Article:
Rejected! Can Lack of Environmental Certification Hurt You?

Published on July 5th, 2010 | by

I’ve blogged a number of times about the benefits of purchasing paper that uses an environmental certification like the Forest Stewardship Council (FSC) or Sustainable Forestry Initiative (SFI).

But has not using one of these certifications become a negative differentiator? Can it get you kicked out of the running?

I just read a post on one of the LinkedIn boards that tells me, yes, it’s happening. Listen to this:

My brother-in-law had his business card (and his presentation) rejected by a client because it was not printed on FSC paper: forget the fact that he had a viable solution to sell. Appearances ruled. We can debate whether that was a knee-jerk, politically correct reaction or whether the client wanted the supplier to walk the talk on environmental awareness. There is a lot of validity on both sides of the argument.

Wow! Is this a good thing or a bad thing? Tell me what you think.


About the Author

Heidi Tolliver-Walker has been a commercial and digital printing industry analyst, feature writer, columnist, editor, and author for nearly 20 years. She is known for her meticulous research and no-nonsense perspective. In addition to having written thousands of industry articles for top industry publications, she and Richard Romano have been the face of the well-respected industry research firm The Industry Measure (TrendWatch Graphic Arts) for many years. In her more than 13-year tenure with the firm, she has written countless reports on digital printing, 1:1 (personalized) printing, Web-to-print, personalized URLs, and other hot industry applications. She is also a long-time contributing editor and columnist for Printing News, for which she writes two monthly columns, including "Personal Effects," which features monthly analysis of 1:1 (personalized) printing case studies. She is also the author of three titles for the National Association of Printing Leadership: Designer's Printing Companion, Ink & Color: A Printer's Guide, and Diversifying Via Value-Added Services. As a small, niche publisher (Strong Tower Publishing), she is active in utilizing these technologies in her own business, as well.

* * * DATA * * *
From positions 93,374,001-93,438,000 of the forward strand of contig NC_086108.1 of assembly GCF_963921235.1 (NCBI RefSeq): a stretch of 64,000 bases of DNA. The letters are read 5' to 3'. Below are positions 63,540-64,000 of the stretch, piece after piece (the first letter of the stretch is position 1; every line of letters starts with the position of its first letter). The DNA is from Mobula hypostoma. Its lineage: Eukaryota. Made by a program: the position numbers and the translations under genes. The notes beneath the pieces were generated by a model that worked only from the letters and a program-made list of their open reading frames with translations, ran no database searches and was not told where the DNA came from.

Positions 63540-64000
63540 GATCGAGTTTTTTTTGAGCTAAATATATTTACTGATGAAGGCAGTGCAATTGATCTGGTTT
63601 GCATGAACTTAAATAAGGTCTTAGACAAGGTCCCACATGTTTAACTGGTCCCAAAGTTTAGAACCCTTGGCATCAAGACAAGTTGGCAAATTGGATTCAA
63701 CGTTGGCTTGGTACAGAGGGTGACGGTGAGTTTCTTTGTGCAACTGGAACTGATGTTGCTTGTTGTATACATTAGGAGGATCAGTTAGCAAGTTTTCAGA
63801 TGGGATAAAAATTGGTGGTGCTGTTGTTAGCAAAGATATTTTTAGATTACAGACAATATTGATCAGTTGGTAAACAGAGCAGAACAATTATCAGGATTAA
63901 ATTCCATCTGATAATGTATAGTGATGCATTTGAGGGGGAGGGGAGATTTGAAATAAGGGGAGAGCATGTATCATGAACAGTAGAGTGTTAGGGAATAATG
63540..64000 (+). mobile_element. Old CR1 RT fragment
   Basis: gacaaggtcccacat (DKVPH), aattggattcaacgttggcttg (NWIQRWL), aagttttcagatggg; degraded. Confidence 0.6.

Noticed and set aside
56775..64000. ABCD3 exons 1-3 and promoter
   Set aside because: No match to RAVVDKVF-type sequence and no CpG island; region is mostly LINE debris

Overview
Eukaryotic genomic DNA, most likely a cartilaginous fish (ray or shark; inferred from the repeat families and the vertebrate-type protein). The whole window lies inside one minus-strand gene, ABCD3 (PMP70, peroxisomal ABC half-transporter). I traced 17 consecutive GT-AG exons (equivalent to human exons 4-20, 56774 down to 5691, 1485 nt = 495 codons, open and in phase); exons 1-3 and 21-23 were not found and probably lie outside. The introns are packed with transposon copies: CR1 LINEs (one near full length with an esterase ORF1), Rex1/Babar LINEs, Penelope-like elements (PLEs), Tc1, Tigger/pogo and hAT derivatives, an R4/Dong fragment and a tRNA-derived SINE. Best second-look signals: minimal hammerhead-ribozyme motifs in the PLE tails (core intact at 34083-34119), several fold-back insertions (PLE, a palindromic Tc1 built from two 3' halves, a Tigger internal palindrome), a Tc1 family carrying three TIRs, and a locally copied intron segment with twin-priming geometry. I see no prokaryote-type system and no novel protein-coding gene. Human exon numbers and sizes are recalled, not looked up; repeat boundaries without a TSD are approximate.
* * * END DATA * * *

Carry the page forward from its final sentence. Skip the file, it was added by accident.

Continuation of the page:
• This is really interesting and heart wrenching. It is really unfortunate that our business elites feel they must spend big money on certification to prove to themselves that they are a "GREEN" company. In fact being "GREEN" is really a by-product of a high-performance company. The only way you will prove you are a "GREEN" company is by creating a green business strategy and sticking to it, not by buying your certification.

  • This is really interesting and heart wrenching. It is really unfortunate that our business elites feel they must spend big money on certification to prove to themselves that they are a "GREEN" company. In fact being "GREEN" is really a by-product of a high-performance company. The only way you will prove you are a "GREEN" company is by creating a green business strategy and sticking to it, not by buying your certification.

  • Dave

    If your committed to environment, then you will buy the certification as an extension of those company values. Although, I would not discard a proposal that is missing a certification mark (unless that was a published requirement). Sometimes – for design considerations – we don't put the FSC logo on a product even if it meets the requirements.

    This is also a keen example of know your audience and how best to reach them.

  • Dave

    If your committed to environment, then you will buy the certification as an extension of those company values. Although, I would not discard a proposal that is missing a certification mark (unless that was a published requirement). Sometimes – for design considerations – we don't put the FSC logo on a product even if it meets the requirements.

    This is also a keen example of know your audience and how best to reach them.